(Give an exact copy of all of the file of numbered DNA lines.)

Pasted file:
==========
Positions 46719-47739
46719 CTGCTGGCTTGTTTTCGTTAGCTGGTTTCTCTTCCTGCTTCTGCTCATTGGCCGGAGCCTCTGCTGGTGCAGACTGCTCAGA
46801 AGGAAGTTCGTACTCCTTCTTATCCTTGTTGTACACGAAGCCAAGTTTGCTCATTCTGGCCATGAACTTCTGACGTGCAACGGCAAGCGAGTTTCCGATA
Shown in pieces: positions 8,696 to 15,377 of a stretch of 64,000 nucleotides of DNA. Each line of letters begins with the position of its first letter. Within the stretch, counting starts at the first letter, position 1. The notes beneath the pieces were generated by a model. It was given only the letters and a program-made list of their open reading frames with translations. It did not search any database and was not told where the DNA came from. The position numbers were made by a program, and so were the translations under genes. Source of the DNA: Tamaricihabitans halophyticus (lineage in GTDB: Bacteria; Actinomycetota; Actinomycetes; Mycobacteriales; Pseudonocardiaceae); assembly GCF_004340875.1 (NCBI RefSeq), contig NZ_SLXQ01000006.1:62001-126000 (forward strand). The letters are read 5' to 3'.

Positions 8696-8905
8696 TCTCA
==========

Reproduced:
Positions 46719-47739
46719 CTGCTGGCTTGTTTTCGTTAGCTGGTTTCTCTTCCTGCTTCTGCTCATTGGCCGGAGCCTCTGCTGGTGCAGACTGCTCAGA
46801 AGGAAGTTCGTACTCCTTCTTATCCTTGTTGTACACGAAGCCAAGTTTGCTCATTCTGGCCATGAACTTCTGACGTGCAACGGCAAGCGAGTTTCCGATA
Shown in pieces: positions 8,696 to 15,377 of a stretch of 64,000 nucleotides of DNA. Each line of letters begins with the position of its first letter. Within the stretch, counting starts at the first letter, position 1. The notes beneath the pieces were generated by a model. It was given only the letters and a program-made list of their open reading frames with translations. It did not search any database and was not told where the DNA came from. The position numbers were made by a program, and so were the translations under genes. Source of the DNA: Tamaricihabitans halophyticus (lineage in GTDB: Bacteria; Actinomycetota; Actinomycetes; Mycobacteriales; Pseudonocardiaceae); assembly GCF_004340875.1 (NCBI RefSeq), contig NZ_SLXQ01000006.1:62001-126000 (forward strand). The letters are read 5' to 3'.

Positions 8696-8905
8696 TCTCA